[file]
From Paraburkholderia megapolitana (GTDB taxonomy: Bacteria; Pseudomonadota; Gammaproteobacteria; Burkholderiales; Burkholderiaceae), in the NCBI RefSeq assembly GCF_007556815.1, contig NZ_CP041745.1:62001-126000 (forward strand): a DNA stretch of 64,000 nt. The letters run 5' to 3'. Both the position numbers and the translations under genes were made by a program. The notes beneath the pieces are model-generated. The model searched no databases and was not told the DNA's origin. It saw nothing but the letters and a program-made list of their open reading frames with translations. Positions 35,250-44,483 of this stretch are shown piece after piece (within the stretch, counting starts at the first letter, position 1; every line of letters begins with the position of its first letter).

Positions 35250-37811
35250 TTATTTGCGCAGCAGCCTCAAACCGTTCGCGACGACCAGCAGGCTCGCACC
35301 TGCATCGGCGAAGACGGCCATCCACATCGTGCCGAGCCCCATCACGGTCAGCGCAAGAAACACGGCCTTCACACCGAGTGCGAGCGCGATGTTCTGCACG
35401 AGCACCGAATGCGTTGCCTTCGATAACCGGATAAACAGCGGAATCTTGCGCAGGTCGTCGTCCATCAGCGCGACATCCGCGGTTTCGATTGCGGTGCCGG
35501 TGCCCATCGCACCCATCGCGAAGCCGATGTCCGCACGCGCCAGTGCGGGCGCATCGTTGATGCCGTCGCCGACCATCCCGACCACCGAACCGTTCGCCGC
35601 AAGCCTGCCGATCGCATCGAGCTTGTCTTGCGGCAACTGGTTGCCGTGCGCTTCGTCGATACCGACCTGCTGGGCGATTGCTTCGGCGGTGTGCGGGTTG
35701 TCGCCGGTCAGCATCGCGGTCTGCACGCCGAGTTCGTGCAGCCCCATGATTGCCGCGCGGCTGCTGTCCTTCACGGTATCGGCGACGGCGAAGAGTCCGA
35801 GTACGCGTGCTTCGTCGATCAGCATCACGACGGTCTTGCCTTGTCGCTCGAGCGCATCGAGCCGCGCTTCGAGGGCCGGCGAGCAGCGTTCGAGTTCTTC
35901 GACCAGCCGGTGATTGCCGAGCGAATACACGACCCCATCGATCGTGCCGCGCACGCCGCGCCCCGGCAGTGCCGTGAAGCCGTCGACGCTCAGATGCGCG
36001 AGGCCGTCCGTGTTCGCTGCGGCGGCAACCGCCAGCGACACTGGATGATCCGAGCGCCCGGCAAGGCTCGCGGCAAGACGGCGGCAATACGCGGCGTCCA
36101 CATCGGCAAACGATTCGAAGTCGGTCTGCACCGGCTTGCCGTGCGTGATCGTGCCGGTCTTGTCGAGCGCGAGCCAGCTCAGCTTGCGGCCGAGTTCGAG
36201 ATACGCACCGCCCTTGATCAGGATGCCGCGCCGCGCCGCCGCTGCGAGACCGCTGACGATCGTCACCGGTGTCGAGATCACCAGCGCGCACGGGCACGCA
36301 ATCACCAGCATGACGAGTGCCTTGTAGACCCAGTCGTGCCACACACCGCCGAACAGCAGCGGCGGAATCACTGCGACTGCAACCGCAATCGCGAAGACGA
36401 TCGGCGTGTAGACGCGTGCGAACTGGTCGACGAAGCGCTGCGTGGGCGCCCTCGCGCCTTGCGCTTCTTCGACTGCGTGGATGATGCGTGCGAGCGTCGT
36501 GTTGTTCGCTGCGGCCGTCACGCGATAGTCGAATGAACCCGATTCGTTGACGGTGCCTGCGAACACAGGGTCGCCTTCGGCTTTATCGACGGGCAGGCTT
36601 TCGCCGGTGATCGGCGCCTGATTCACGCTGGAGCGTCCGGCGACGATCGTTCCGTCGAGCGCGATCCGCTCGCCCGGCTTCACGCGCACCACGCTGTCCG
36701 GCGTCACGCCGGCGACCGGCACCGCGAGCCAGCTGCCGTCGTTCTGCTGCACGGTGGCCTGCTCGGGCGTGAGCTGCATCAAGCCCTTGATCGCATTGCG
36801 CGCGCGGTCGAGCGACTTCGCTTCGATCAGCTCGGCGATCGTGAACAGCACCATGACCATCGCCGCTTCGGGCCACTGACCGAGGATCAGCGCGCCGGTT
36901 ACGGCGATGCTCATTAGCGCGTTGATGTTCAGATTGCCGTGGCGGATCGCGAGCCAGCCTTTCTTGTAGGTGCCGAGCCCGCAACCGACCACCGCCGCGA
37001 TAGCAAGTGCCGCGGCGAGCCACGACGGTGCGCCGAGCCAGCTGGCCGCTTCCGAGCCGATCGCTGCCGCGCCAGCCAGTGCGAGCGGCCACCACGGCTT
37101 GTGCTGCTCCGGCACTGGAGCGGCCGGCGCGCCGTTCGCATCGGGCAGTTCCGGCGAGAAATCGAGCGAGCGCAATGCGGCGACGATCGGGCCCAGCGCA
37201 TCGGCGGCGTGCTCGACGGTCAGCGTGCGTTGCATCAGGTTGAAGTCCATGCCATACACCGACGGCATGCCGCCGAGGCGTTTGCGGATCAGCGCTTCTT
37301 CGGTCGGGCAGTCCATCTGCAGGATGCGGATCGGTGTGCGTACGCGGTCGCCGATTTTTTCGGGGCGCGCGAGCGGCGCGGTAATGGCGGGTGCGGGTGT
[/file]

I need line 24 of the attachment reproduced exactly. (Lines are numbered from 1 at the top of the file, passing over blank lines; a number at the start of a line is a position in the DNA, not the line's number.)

37301 CGGTCGGGCAGTCCATCTGCAGGATGCGGATCGGTGTGCGTACGCGGTCGCCGATTTTTTCGGGGCGCGCGAGCGGCGCGGTAATGGCGGGTGCGGGTGT